If you’re lucky enough to have caught of glimpse of a hen harrier mid-flight, you’ll know how agile these incredible raptors are, gliding through the sky with their wings in the characteristic shallow V as they scour the land searching for prey. They feast on small mammals, birds and fowl.
Getting to know hen harriers
Hen harriers display sexual dimorphism, meaning males and females look different. Males are pale grey on top and white underneath with black wingtips. Females and young are brown on top and streaked below. Their tail is banded, giving them the nickname, ringtail.
Habitat and distribution
Hen harriers have a wide range and are found across much of Europe, Asia, and North America. They inhabit open areas such as forests, shrublands, and moorlands, as well as wetlands and managed areas such as plantations and agricultural land.
They are migratory species, spending the summer breeding in upland areas before heading to the lowlands and coastal regions for winter.
Hen harriers are ground-nesting birds that build their nests out of vegetation such as heather. Females tend to stay with the nest while males head out hunting for food which they may throw impressively through the air to females who sit ready to catch it!
Males are well-known for their courtship ritual and ability to dance their way into the heart of females. Their spectacular sky dance takes place over breeding grounds in late March and early May and involves circling, swooping, sweeping and rolling. It’s a sight not to miss!
While hen harriers are listed as Least Concern by IUCN Red List of Threatened Species their population is thought to be decreasing across their range.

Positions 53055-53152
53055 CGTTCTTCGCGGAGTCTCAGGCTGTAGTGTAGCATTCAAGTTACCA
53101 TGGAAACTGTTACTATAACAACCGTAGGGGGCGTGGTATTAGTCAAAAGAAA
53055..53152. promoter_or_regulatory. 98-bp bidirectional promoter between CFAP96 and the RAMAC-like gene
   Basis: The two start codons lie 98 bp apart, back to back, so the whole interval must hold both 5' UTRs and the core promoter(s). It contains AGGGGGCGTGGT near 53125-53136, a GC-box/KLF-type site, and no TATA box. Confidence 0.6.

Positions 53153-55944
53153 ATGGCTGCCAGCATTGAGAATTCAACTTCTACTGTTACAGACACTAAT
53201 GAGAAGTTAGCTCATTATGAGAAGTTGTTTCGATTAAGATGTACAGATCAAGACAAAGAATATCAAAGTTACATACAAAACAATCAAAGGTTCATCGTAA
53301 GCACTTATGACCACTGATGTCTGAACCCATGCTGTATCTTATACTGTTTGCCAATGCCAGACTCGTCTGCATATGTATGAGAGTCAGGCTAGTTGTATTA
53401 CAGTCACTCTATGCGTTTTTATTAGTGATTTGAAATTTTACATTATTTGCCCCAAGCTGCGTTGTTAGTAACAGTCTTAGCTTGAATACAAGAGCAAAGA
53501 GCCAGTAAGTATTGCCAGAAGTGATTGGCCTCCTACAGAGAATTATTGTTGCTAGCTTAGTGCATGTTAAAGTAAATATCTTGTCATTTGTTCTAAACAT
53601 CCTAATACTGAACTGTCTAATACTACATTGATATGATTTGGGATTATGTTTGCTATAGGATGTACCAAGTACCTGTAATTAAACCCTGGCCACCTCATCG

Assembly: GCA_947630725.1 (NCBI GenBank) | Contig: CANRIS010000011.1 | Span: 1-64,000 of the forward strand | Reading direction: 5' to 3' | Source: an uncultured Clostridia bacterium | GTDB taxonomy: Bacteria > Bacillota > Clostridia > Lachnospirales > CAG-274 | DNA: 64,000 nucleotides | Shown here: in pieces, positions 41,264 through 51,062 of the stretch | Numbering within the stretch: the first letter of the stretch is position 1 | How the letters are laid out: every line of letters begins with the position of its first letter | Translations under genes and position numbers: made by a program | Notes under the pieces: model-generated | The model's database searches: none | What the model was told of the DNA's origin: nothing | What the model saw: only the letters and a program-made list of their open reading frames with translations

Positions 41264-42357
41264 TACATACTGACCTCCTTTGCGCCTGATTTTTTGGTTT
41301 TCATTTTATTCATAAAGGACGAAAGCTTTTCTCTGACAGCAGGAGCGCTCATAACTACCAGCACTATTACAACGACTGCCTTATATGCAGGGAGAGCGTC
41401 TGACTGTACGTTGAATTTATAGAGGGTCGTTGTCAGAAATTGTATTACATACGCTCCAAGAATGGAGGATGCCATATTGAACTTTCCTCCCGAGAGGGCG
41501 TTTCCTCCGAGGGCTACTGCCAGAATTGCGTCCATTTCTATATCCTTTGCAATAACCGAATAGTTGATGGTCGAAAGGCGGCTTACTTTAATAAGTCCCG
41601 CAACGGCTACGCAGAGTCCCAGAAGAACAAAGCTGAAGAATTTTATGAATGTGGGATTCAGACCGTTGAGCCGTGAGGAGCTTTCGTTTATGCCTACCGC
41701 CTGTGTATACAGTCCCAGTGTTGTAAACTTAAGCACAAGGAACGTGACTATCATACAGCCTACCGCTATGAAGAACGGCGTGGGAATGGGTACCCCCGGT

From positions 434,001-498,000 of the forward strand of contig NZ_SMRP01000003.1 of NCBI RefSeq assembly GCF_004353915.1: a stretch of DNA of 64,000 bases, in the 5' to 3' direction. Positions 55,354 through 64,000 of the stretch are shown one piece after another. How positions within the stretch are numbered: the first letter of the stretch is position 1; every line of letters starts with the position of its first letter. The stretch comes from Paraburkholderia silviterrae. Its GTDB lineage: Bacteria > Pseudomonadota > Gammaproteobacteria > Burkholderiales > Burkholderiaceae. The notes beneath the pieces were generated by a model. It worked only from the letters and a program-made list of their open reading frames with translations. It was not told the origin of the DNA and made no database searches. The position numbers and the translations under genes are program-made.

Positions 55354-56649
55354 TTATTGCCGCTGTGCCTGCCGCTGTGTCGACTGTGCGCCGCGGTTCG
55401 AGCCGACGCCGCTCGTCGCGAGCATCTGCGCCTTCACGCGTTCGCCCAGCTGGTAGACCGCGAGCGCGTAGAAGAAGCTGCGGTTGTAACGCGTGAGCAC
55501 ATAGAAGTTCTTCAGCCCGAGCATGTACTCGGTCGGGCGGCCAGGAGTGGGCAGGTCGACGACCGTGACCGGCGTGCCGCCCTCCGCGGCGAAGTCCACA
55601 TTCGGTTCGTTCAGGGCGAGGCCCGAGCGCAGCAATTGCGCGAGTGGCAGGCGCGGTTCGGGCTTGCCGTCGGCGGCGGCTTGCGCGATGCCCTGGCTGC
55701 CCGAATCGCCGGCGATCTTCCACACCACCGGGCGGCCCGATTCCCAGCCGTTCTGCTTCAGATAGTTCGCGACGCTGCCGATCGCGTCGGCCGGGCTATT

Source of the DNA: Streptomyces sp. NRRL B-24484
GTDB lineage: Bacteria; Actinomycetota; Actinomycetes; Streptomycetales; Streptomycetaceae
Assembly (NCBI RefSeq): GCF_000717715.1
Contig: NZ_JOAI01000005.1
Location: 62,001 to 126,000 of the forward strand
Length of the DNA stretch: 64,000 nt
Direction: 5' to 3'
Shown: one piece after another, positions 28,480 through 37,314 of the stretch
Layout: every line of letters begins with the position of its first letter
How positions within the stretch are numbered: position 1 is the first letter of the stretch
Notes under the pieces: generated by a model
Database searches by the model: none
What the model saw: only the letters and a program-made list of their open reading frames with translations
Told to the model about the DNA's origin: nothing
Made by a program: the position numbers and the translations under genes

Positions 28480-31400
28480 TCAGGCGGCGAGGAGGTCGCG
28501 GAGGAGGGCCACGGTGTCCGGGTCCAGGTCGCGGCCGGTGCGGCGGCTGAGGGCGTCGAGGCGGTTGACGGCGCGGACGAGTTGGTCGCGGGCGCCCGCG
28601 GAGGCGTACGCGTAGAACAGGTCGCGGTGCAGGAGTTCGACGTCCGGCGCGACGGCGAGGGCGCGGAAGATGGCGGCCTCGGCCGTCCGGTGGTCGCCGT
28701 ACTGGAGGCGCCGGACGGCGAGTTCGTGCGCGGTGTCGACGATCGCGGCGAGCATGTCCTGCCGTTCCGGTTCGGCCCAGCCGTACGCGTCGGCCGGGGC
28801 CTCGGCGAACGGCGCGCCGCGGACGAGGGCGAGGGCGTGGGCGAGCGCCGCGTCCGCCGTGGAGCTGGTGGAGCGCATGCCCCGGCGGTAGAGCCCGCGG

Habitat destruction due to agriculture is one of the biggest threats to hen harriers, but in some areas, like the UK, persecution poses a huge threat. They are UK’s most persecuted bird of prey and as such are on the UK’s Red List of UK birds of conservation concern. They are also a Schedule 1 species under the UK Wildlife and Countryside Act 1981. The reason for the illegal persecution is their predation on grouse and their apparent impact on numbers on managed grouse moors.
Hen Harrier Day
This Saturday, the 8th of August, is Hen Harrier Day, a day to come together and take action against the illegal persecution of hen harriers and other birds of prey in the UK.
An annual event
Hen Harrier Day is an annual event that’s been running since 2014, with the aim of bringing an end to wildlife crime. Usually, it is an opportunity for passionate people to come together outdoors to celebrate wildlife and spread the word of their essential conservation. This year though, because of Covid-19, Hen Harrier Day is going online for the first time with Chris Packham and his stepdaughter, Megan McCubbin, as hosts.
Hen Harrier Day will live stream on YouTube from 10 – 4 (UK time) on the 8th August.
There is lots going on, from opportunities to learn more about hen harriers and their conservation to songs, interviews, poetry readings and more. Find out more on the Hen Harrier Day website, Tune in here – https://www.youtube.com/HenHarrierDayUK and, most importantly, spread the word!